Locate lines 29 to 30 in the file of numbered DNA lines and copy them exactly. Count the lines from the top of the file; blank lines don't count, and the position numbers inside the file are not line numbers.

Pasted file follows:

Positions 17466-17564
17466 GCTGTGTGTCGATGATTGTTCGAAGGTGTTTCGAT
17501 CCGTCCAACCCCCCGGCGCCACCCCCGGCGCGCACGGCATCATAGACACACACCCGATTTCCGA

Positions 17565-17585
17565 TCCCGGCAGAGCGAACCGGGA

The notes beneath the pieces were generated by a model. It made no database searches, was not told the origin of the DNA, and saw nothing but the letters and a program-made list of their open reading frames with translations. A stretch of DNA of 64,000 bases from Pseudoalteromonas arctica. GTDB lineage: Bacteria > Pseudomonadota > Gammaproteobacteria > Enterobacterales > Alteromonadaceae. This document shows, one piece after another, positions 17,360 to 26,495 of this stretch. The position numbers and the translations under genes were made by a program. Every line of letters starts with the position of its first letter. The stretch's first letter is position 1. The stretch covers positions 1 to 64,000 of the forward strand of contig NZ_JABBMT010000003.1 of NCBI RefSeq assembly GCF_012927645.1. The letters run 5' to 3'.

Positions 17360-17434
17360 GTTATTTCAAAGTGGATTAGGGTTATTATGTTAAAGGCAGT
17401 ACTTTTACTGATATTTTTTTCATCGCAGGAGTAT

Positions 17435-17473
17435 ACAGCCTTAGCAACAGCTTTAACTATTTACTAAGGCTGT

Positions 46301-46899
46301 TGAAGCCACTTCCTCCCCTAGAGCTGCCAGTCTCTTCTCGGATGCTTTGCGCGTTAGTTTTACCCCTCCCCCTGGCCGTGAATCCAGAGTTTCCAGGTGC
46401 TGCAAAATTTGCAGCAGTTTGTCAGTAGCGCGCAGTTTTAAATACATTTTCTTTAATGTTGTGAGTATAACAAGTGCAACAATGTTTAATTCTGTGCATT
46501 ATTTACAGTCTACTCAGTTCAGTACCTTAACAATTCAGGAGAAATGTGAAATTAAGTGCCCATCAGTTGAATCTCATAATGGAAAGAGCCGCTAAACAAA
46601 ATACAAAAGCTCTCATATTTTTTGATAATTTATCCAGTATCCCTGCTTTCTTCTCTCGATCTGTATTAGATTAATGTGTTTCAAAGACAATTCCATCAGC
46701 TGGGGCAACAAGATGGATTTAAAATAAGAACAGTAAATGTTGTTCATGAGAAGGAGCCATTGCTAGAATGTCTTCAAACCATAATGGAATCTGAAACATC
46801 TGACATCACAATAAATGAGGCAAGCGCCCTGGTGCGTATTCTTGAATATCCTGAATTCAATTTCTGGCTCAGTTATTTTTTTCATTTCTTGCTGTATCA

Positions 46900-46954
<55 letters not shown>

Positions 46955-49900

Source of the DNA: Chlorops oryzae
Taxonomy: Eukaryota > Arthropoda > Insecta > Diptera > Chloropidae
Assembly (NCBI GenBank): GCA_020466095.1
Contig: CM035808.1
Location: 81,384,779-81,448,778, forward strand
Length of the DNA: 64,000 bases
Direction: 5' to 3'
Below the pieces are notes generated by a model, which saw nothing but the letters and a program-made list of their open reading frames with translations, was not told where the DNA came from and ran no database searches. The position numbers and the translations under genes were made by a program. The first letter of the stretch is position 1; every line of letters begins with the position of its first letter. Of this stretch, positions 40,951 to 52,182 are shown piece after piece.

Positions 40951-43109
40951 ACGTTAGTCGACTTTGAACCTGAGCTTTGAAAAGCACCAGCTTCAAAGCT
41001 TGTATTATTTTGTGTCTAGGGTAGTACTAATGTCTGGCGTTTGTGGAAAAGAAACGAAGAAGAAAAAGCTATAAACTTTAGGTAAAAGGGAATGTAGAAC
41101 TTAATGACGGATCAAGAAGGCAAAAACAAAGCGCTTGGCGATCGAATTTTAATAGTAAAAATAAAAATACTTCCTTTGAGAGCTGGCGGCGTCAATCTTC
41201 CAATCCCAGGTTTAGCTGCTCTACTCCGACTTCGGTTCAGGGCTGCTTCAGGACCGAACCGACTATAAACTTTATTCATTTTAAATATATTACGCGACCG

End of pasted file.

Below the pieces are notes generated by a model, which saw nothing but the letters and a program-made list of their open reading frames with translations, was not told where the DNA came from and ran no database searches. The position numbers and the translations under genes were made by a program. The first letter of the stretch is position 1; every line of letters begins with the position of its first letter. Of this stretch, positions 40,951 to 52,182 are shown piece after piece.

Positions 40951-43109